Let me try to explain the issue around typed memory. It’s orthogonal to TBAA. Plus I agree the allocation type is irrelevant; it’s the type of the load/store operations that matters.
Fact 1: LLVM needs an “universal holder” type in its IR.
- Frontends load data from memory and don’t necessarily know the type they are loading. When you load a char in C, it can be part of a pointer or an integer, for example. Clang has no way to know.
- That’s necessary to express implementations of memcpy in IR, as it copies raw data without knowing what the type is.
- LLVM lowers small memcpys into load/store.
I hope you agree LLVM needs a type that can contain any other type.
Fact 2: optimizations for this “universal holder” type need to be correct for any LLVM IR type.
Since this type can hold anything, optimizations that apply to this type must be correct for integers, pointers, etc. Otherwise, the results would be incorrect if the data was cast to the “wrong” type.
The corollary of this fact is that GVN is not correct for the “universal holder” type in general. That’s because GVN is not correct for pointers in general (though correct in some cases). GVN doesn’t work for pointers since just because 2 pointers compare equal, it doesn’t mean they have the same provenance. As LLVM’s AA uses provenance information, this information must be preserved.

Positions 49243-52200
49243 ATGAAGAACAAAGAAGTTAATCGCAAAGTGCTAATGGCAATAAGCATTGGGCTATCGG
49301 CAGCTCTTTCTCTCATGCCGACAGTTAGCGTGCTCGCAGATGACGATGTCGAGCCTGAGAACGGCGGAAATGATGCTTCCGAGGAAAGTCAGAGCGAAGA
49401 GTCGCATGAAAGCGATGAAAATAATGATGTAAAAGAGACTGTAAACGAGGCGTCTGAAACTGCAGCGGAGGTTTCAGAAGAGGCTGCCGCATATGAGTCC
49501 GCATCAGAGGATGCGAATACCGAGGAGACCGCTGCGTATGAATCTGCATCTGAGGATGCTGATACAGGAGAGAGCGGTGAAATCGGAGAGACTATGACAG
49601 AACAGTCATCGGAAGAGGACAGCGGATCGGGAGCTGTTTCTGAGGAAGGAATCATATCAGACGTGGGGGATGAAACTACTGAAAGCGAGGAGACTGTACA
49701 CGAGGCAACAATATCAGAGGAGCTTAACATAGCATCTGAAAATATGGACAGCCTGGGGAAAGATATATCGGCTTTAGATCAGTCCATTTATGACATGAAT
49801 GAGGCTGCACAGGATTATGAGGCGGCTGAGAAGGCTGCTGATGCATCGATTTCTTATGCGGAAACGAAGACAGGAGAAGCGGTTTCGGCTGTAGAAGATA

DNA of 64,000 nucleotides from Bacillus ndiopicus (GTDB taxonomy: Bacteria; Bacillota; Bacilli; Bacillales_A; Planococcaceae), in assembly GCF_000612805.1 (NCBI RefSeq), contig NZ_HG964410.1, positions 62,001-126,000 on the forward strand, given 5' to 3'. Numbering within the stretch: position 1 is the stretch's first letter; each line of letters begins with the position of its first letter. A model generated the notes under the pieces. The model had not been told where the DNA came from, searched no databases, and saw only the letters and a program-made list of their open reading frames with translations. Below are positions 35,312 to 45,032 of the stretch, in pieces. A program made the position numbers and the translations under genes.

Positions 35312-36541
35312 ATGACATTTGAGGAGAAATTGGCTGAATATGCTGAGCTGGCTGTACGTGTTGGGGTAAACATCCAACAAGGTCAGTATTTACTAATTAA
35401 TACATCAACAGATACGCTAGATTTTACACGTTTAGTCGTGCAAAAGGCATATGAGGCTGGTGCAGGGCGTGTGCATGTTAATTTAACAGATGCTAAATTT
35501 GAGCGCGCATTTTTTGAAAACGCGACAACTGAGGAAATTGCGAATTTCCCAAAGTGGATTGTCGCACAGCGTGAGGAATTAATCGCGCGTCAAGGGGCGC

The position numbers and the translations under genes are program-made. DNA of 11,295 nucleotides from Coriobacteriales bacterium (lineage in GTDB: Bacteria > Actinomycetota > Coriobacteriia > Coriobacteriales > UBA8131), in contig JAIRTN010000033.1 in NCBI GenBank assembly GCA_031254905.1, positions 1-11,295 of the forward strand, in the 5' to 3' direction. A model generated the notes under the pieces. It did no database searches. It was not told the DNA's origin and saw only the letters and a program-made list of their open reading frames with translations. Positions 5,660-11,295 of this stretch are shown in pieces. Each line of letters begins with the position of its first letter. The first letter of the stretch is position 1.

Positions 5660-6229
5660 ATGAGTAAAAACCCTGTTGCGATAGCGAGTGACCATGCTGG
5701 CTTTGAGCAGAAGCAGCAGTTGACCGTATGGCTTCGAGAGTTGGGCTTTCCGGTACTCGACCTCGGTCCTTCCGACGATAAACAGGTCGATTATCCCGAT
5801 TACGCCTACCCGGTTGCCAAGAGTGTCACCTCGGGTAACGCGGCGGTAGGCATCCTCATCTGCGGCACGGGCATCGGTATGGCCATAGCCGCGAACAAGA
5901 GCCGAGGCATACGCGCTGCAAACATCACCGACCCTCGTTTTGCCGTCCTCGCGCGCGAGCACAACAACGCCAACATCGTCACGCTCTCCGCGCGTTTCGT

Hopefully you agree with everything I wrote so far. If not please stop me and ask.
Ok, so what’s the solution?
We have two candidates for this “universal holder” type:
- integer (i**)
- byte (b**), a new dedicated type
The advantage of going with integers is that they already exist. The disadvantage? To make LLVM correct, we would need to disable GVN in most cases or stop using provenance information in AA (make pointers == integers).
This sounds pretty bad to me due to the expect performance hit.
Introducing a new type requires work, yes. But it allows us to keep all integer optimizations as aggressive as we want, and only throttle down when encountering the byte type. Another benefit is that loading a byte from memory doesn’t escape any pointer, while with the first solution you need to consider all stored pointers as escaped when loading an integer.
Introducing the byte type allow us to fix all the integer/pointer casts bugs in LLVM IR. And it enables more optimizations as we won’t need to be careful because of the LLVM IR bug.
A 3rd option is to keep everything as-is. That is, keep wrong optimizations in LLVM and keep adding hacks to limit the miscompilations in real-world programs.
That has bitten us multiple times. Last time someone told me my miscompilation example was academic, LLVM ended up miscompiling itself, and then miscompiled Google’s code. Only this year we are planning to fully fix that bug (we have a hack right now).
Last week Alive2 caught a miscompilation in the Linux kernel, in the network stack. The optimization got the pointer arithmetic wrong. Pretty scary, and the bug may have security implications.
Anyway, just to argue that leaving things as-is is not an option. We have momentum and 3 GSoC students ready to help to fix the last few design bugs in LLVM IR.
I know this stuff is complex; please ask questions if something is not clear or if you disagree with anything I wrote above.